PT TOMORROW: AL Central—Greene tightens grip on closer role

Detroit Tigers

It was assumed at some point last year that Shane Greene (RHP, DET) and his middling peripherals were just keeping the closer seat warm long enough for Joe Jimenez (RHP, DET) to figure out his control issues and force his way into the role. With the first week of the 2019 season over, that scenario might be delayed as Greene has been masterful on the bump in the ninth, going a perfect five for five in save chances, allowing two hits and zero walks in spite of registering only three strikeouts over five innings. 

Jimenez has pitched reasonably well in his setup role, but shaky control (4.5 Ctl), a 2.3 hr/9 and a 50% strand rate have led to a 6.25 ERA though his underlying 2.82 xERA suggests a good portion of the poor results were externally sourced over his four IP. That said, he needs to limit the free passes as he was able to do last year in the first half (2.1 BB/9) before the Tigers install him as the closer. If Jimenez can step up and Greene continues to throw well, Greene could get dealt to a contender and converted to a setup role midseason, putting a damper on his save opportunities from that point.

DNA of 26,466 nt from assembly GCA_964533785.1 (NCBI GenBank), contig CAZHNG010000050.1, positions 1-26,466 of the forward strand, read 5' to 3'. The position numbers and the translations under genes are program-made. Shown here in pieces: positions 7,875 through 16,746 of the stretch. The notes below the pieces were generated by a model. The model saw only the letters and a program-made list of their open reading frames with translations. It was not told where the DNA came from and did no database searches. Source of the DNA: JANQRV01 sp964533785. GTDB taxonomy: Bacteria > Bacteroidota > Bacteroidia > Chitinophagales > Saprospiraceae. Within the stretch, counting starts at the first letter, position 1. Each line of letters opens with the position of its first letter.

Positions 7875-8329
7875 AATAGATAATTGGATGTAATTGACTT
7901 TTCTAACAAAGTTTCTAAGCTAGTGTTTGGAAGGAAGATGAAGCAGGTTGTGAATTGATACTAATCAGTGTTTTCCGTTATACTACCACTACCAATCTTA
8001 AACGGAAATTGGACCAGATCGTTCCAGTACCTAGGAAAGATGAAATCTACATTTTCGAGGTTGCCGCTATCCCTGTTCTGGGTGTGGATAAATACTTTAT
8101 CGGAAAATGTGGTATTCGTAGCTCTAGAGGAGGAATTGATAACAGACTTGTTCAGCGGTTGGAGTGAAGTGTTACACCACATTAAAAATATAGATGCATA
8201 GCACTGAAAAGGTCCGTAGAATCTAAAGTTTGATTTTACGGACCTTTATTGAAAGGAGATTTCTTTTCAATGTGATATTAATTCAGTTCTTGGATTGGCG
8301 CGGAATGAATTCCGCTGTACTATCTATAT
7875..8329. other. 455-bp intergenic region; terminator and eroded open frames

Four of Detroit’s five starting pitchers have gotten off to hot starts this season, with only Tyson Ross (RHP, DET) scuffling in his debut, posting a 3.60/4.87 ERA/xERA, a 4/4 K/BB ratio over five innings, and giving up four hits in that span including two home runs. As mentioned in this space previously, Daniel Norris (LHP, DET) and Blaine Hardy (LHP, DET) are early choices for spot starts, should the need arise.

Down at Triple-A are a number of largely untested starting candidates including lefties Ryan Carpenter (LHP, DET) and Matt Hall (LHP, DET) who may find themselves in the rotation should injuries strike, but neither is likely to force his way in on the strength of his minor league numbers.